In Kansas City whenever we set up on a mafia owned neighborhood, we could bet that in about fifteen minutes we could look in our rear view mirror and see a squad car sliding in behind us. Naturally, the cops would approach and ask for ID. At that point, we had two choices: we could leave the area or we could stay. But, if we stayed, then the mafia knew we were the law because we didn't get rousted. They simply used the law enforcement system against us by making a phone call to the local police about a suspicious car sitting in their neighborhood. So much for clandestine surveillance.

In other tight neighborhoods, little kids on bikes would ride up and knock on your window. "Whatcha doing, Mister?" Now it's time to go, you're burned, unless you have a believable story to tell. Sometimes if I was by myself, I would park the car in a favorable spot and slide over into the passenger seat as if my invisible buddy, the driver, had gotten out of the car and gone inside one of the nearby houses or buildings. This usually bought a little time to stay in place and worked especially well in winter when you left the engine running to stay warm. Otherwise, the windows soon fogged up, in which case any passerby knew someone was sitting in the vehicle anyway. Always problems and consequences to be dealt with.

It helps if you can turn off your headlights and parking lights when the engine is running, a problem with some newer models. You will also want to disable your interior lights so they don't come on every time you open the car door at night. Sure, you could crawl through the window like race car drivers, but that's an awkward enter and exit. Tends to draw attention if someone's looking your way.

So now, let's say you got past all them problems, the subject came out of the building, got into his car and drove away. If it's just you out there then you have to get on your subject before you lose him, but don't just roar up and hang onto his rear bumper. If you can, let one car get between you and the guy you're following. And yep, this becomes a problem situation every time you come to a red light. If he makes the light and the car in front of you stops, then you're stuck. Given enough room, you can steer to the right, wait until there's a break in cross traffic and run the light. You're taking a chance that he's not watching his back trail in the rear view mirror. So, you may have to decide which is more important, losing the subject or risking a burn.

Another danger of running a red light is your local friendly traffic cop who just happens to be in the area. If you have a badge to show him, he may send you on your way without a ticket, but your stop time has probably allowed the subject to travel out of sight.  To minimize this risk, I've been known to make a quick right turn at the red light, shoot a U on the cross street, then make another quick right at the intersection and get back in the game behind the subject.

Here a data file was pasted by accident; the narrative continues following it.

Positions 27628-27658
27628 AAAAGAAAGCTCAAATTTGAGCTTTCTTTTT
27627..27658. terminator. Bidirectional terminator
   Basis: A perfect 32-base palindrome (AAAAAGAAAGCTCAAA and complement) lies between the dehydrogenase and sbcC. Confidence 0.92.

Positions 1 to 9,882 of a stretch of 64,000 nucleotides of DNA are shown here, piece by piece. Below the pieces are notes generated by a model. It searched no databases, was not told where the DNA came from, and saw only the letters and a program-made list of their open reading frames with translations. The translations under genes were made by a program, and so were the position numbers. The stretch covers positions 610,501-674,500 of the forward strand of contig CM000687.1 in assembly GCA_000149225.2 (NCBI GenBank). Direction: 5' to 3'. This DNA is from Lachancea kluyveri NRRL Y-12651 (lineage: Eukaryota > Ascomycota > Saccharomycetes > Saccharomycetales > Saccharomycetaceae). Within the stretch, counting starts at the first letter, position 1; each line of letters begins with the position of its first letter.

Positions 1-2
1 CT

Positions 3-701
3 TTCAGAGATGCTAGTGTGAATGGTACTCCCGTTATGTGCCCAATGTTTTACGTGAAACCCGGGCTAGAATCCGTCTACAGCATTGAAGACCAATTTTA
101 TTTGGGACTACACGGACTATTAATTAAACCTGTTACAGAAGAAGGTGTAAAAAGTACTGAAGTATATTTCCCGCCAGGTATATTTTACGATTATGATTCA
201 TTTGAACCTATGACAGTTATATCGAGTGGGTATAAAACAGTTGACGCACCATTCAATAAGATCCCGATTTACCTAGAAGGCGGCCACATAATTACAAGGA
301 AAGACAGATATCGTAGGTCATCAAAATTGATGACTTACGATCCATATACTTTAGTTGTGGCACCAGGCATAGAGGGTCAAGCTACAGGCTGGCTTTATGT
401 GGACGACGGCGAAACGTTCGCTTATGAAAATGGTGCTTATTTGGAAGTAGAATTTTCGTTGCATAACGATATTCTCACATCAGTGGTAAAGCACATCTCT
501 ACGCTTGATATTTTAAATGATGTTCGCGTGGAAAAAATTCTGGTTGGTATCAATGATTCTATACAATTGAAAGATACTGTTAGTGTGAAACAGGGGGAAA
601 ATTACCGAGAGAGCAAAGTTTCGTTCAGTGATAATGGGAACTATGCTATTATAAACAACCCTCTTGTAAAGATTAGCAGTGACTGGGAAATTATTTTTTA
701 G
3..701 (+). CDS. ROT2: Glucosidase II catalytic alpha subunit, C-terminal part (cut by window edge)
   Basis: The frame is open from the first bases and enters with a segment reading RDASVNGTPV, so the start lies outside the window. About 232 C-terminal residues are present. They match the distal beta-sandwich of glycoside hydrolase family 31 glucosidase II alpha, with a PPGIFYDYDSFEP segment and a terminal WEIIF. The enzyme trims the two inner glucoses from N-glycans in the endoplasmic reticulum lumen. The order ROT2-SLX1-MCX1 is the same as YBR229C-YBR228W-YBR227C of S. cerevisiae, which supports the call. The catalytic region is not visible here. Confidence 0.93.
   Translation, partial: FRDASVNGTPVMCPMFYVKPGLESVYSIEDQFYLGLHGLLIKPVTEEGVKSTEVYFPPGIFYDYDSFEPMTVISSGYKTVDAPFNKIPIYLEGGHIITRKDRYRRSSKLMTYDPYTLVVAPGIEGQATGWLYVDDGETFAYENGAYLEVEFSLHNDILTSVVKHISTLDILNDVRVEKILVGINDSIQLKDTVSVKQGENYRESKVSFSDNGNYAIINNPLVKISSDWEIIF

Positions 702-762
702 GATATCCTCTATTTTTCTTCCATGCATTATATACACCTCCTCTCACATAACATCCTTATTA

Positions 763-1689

Traffic lights also present a problem if there are no cars between you and the subject. You really don't want to be directly behind him all the time, so maybe take a right hand turn into a parking lot until the light changes. Be sure to use your blinker to signal that turn. If the subject is watching his rear view mirror, his perception is that you are not following him because you just made a turn. Of course, as soon as the light changes and he moves forward, you get out of the lot and back on the road. You're good for a while longer.

Corners are another problem. Do you follow him around the corner? If you can, delay your turn at that same corner he took. Let him get down the block a ways in case he is parking to enter a building, or even sitting just around the corner to see if the same car keeps following him on turns. If you have another person in your vehicle, have him get out, walk to the corner and advise you as to what the subject did after the turn.

More than likely, you will lose your target if the surveillance covers much distance. That's why it's better to use multiple cars on a moving surveillance. This way, when a subject makes a turn, The Eyeball keeps going straight and the #2 car follows around the corner and becomes the new Eyeball. The 3rd car in line also makes the corner. All other cars either go down parallel streets on either side or pull over and park, depending upon what the new Eyeball says the subject is doing.

With moving surveillance and multiple cars, communications are a definite requirement, which usually means a radio system. Law enforcement radios operate with several different channels. At least one channel hits the base radio and all other cars which happen to be on that channel at that time. The other channels are usually used for car-to-car only, to include concealed radios being used by that team's foot surveillance personnel. This way, several different teams can work different subjects at the same time without interferring with each other's transmissions. However, if two different subjects meet up with each other, then those two teams can switch to the same channel.

In later years, many law agencies went to radios with both clear channels and encrypted channels. Seems the bad guys could purchase equipment to listen in and find out if they were being targeted. All they needed was to find the correct radio frequency. The problem with an encrypted channel is that it cuts down on the range of communications. Get far enough out and you can't hit base, or even another car that got left behind in a fast moving surveillance. Therefore, what you're saying on the radio might be secure, but there may not be any friendlies out there who can hear you.